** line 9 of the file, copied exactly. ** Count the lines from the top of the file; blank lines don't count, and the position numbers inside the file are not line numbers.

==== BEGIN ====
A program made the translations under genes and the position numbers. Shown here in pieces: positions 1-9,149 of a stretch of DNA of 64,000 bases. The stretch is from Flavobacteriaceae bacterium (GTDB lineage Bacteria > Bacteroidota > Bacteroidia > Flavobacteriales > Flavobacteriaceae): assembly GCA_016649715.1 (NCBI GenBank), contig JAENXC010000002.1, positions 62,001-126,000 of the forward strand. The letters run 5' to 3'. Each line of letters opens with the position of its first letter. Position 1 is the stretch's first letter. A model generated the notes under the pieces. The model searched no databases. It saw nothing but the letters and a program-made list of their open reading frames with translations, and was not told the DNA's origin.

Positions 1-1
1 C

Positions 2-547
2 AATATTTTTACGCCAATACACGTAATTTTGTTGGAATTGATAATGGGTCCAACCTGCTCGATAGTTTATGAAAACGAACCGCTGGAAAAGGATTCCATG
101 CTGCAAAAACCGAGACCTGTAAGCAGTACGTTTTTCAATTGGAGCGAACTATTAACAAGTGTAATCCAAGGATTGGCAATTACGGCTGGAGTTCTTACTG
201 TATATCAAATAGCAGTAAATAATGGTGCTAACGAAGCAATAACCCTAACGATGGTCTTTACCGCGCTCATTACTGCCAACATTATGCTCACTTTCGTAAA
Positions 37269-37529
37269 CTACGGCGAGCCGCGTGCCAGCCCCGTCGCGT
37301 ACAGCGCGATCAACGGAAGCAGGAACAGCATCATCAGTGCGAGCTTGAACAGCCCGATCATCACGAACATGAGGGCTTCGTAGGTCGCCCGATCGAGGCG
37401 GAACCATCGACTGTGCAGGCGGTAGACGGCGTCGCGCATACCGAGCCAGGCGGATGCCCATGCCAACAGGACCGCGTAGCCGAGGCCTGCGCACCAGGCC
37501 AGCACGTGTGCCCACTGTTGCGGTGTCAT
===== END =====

37269 CTACGGCGAGCCGCGTGCCAGCCCCGTCGCGT